|in my own words|
--by Mike Murray
It doesn’t have to be this way. There is enough in our “land of plenty” to go around. Really, there is.
But, despite an economy that is doing quite well in the macro sense, people everywhere are worried. Because at the micro level – the one at which we as individuals live and work – there is real trouble.
From entry-level workers at the very bottom, to skilled labors a little higher up, to white-collar middle-management types, fear is rampant. Employees of all stripes are daily stressed by the potential loss of employment that comes from mergers, downsizings, and plant closings.
Who’s to blame? In a word: everyone.
Not quite everyone, of course. But millions have had a hand in creating the mess that currently plagues American industry. Managers, laborers, and investors have all played detrimental roles.
When I was still in my teens, I worked briefly at a Cleveland steel mill. (It was called Republic Steel back then. I’m sure it goes by a different name today – probably a foreign one – if it continues to exist at all.)
My job was to inspect rolled slabs. If I found air gaps (pipe), I cut off slices from the ends until I reached good, solid steel. Here’s what was involved: I laid track across a slab, placed a four-wheeled torch onto it, lit and adjusted the flame, and then – waited.
That’s it. Just set the torch into position, fire it up, and watch as it worked its way across the slab. Upon completion, I’d check to see if the end was now suitably solid, or if another slice needed to be sheared off.
Easy duty, for sure. But it got even easier. As a member of the night shift, I worked 11 p.m. to 7 a.m.. In addition to two mini-breaks of fifteen minutes each, we also got time off for lunch. And get this: after eating, we’d all lie down on benches in the break room and nap. The foreman would turn off the lights, and then we’d all rest until he awoke. No alarm was set. Naptime could last 30 minutes, or it could last an hour or more. No one was permitted to rise and return to work until our shift boss did.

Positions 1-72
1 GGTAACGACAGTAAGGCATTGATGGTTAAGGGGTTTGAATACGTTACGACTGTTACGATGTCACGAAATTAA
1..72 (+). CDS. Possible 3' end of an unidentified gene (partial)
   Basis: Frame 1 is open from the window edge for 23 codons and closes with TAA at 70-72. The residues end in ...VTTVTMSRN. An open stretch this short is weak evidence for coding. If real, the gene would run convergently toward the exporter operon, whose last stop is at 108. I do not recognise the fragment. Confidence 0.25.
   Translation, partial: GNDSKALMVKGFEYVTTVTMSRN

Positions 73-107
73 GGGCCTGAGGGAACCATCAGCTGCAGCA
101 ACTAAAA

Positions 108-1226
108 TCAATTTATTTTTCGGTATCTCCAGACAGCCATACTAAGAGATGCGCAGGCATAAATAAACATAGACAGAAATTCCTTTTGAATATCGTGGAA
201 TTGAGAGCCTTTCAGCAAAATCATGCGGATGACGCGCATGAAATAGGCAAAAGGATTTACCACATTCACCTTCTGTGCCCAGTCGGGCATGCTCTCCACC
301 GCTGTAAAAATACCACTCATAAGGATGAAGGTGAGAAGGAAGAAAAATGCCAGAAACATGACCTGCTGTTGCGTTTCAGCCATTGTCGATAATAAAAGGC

Fresh out of high school, I was making big bucks to pretty much stand around, eat, and sleep. That was strange enough. But it got even stranger.
I was warned a few days into my employment that I was working too fast! Old-timers would periodically stop by my station and caution me that if I didn’t slow down, I’d regret it. I wondered, “How could I work any slower?” All I did was set a device into motion and then hang around and daydream. How much less could a body do?
I never did figure that one out. But I did soon find myself punished. I was reassigned to the labor gang, which involved significantly harder duty. I was placed at a variety of job sites in subsequent weeks – ones that required greater exertion, expended under the unfriendly supervision of foremen who had been warned about me.
A few years later, after returning from a stint in the Army, I was enrolled in college. I took a job one summer at a Cleveland-area auto assembly plant. My employment was indirect; I was in fact hired by a temporary-employment agency. That means that, while the overall pay was good (exceptional, by any normal standard for semi-skilled labor), I only received a fraction of it. Kelly Services got the bulk of the compensation.
I was assigned to the payroll department. My specific duty was to add up the hours (regular and overtime) on hourly employees’ time cards and then calculate pay-period compensation. My timekeeper duties involved gathering up cards from clock locations around the plant and then taking them back to the office for computation.
On my trips through the plant, I frequently observed things that seemed odd. It was not uncommon to find a worker relaxing idly beside a machine, reading the sports page or – get this – sleeping on a cot. I’d occasionally engage those who were awake in conversation. Once I asked: “So, how is it that some are working and others are not? Are you on staggered break schedules?”
Replies varied. The most fascinating one: “Ed’s sleeping because his machine is down.” When I asked why he wasn’t, in that case, otherwise laboring (you know, making himself useful, earning his pay in some other way), Ed’s shift-mates laughed and looked at me like I’d just arrived from Mars.
“Look, kid. Union rules state that no one has to do any work that he’s not specifically assigned to. He doesn’t have to do anything below his qualification. When a guy’s machine’s not working, he doesn’t have to, either. So long as he’s here and punched in, they gotta pay him.”
Another member of the “brotherhood” threw this in for good measure, “And if you had any sense, you’d quit school and apply to work here full-time. I make more than most of you idiots who go to college, and I bet I don’t work half as hard.”
Amen to that. But was it really a good thing, something to brag about?
In heavy-industry cities throughout the Midwest during the 1960s and 1970s, people fresh out of high school were drawing high pay and living large. In my neighborhood, you knew who the steel- and auto-workers were. They were the ones who could afford to buy their own homes, purchase boats and recreational vehicles, and take their families on nice vacations – many while still in their twenties.